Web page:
Quickly getting risk insights with Palo Alto Networks SLR

The Palo Alto Networks Security Lifecycle Review (SLR) is an online tool that summarizes the security risks faced by an organization. We all know visibility is key to prevent breaches and SLR enables precisely that: unmatched situational awareness and visibility into network traffic, provided by PANW next generation firewall solution.

Getting deep visibility usually requires in-line proxy technology, but with PANW App-ID and other built-in intelligence the whole process is much more straightforward and can provide insights even without resorting to full SSL interception and proxying traffic. PANW determines what an application is irrespective of port, protocol, encryption (TLS or SSL) or any other evasive tactic used by the application. That’s why you can do SLRs non-invasively and still gather useful insights and even discover unknown risks which the current firewall solution might be missing (such as a bot infected client).

SLR relies on the so called Statsdump file, which is an XML generated directly from the NGFWs containing summarized results of device logs. This XML is uploaded on the partner portal to easily generate white-labeled reports, as a basis for follow-up customer discussion.

Multiple options for Palo Alto Networks SLR

The typical and most basic SLR deployment will use TAP mode interfaces, where the firewall can be connected to a core switch’s span port to identify applications running on the network. This option requires no changes to the existing network design. Of course, in this mode the firewall cannot block any traffic (just like IDS) but the upside is a simple implementation.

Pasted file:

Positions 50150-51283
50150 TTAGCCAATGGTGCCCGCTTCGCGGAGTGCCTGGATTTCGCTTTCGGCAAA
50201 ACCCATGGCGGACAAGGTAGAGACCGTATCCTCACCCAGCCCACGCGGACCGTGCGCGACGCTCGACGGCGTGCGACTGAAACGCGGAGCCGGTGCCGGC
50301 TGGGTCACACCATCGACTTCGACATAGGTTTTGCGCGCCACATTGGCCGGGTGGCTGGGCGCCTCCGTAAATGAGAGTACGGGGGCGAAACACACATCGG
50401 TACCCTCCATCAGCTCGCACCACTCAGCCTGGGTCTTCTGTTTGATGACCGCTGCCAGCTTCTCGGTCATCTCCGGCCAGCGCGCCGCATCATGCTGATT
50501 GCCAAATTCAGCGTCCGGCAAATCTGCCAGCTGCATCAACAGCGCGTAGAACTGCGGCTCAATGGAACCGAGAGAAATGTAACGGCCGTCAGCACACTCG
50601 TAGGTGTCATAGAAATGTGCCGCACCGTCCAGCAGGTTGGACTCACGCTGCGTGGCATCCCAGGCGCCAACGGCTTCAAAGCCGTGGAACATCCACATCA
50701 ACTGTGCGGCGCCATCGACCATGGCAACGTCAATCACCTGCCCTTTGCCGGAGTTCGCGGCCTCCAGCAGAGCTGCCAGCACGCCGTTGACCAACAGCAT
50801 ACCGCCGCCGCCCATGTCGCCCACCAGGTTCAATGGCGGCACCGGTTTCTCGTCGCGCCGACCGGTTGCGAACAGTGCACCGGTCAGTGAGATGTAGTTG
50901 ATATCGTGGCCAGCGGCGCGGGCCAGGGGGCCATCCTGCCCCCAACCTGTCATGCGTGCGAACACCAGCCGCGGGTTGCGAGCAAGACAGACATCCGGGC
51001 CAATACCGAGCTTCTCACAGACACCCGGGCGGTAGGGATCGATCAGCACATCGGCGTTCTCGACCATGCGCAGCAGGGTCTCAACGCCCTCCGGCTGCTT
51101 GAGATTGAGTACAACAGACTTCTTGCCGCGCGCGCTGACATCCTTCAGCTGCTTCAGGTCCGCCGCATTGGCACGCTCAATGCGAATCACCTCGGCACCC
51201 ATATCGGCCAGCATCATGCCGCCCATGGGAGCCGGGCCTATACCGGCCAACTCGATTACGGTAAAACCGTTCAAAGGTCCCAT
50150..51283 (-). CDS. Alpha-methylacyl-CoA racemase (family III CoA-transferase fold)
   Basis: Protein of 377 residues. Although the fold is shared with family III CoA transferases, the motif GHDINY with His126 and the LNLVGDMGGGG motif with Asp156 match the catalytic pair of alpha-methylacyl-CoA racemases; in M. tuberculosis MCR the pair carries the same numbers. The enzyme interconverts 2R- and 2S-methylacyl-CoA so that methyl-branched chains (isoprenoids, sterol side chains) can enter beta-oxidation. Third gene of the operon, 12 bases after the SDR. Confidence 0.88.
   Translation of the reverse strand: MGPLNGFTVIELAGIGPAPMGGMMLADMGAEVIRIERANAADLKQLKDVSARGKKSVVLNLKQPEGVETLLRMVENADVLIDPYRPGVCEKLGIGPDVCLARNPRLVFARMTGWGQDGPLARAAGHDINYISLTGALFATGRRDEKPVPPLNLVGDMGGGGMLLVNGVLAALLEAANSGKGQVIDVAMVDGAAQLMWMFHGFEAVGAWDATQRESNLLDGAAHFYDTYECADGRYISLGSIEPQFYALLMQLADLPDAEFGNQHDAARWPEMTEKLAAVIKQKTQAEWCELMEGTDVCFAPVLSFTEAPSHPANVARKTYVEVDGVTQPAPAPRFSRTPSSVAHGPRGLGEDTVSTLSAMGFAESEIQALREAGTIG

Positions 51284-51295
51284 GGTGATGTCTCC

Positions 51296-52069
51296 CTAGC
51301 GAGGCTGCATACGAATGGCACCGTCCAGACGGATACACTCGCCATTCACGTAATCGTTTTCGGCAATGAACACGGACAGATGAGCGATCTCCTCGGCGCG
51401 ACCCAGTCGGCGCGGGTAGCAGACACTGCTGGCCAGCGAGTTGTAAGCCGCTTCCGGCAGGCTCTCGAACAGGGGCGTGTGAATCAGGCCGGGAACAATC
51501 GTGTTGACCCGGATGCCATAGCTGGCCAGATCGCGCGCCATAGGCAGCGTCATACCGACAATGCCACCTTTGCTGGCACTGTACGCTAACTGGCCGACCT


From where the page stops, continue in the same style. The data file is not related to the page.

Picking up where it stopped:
Tap mode. Palo Alto Networks SLR
Tap mode


  • Directly connected to L2 device on SPAN port
  • IDS
  • Cannot do Routing or Switching
  • Cannot block traffic
  • Supports App-ID, Content-ID


In situations where the core switch either can’t handle SPAN/Mirroring or TAP due to performance or any other issues, the firewall offers bridge functionality called virtual wire interface (VWire) where it’s placed inline, and the traffic passes right through it (a bump in the wire).

Virtual Wire
Virtual Wire


  • No IP or MAC address
  • Directly connected to L2 or L3 device
  • Cannot do Routing or Switching
  • Can do NAT and Security Rules
  • Supports App-ID, User-ID, Content-ID, Decryption, DoS protection and more


Another deployment option for SLR is to use the Layer 2 interface type. Here, the firewall acts as a switch in a layer 2 network (not at the edge of the network). The Layer 2 hosts are usually geographically close to each other and belong to a single broadcast domain. Additionally, further segmenting via VLAN subinterfaces is supported.

Layer 2 interface. Palo Alto Networks SLR
Layer 2 interface


  • Used when no Routing is needed
  • Switching possible
  • Supports App-ID, User-ID, Content-ID, etc
  • Can do active actions on traffic
  • Does not participate in Spanning Tree
  • Forwards STP
  • Supports Layer 3 VLAN interfaces


Finally, the Layer 3 interface deployment is the full routing mode with all features enabled (Including DoS prevention, VPN Tunnels, etc.). This will be rarely used for non-invasive SLR deployments and is the most common deployment mode in production.

Layer 3 interface. Palo Alto Networks SLR
Layer 3 interface


  • Most used deployment mode
  • NAT, QoS, IPSec, DoS protection
  • Has Routing tables, Virtual Routers
  • Can act as DHCP client or Server
  • Supports Routing protocols
  • Supports App-ID, User-ID, Content-ID
  • Supports Decryption


Need help on choosing the right model and deployment mode for SLR? Want our engineer support during SLR preparation and follow-up? We’re here to help! Contact us!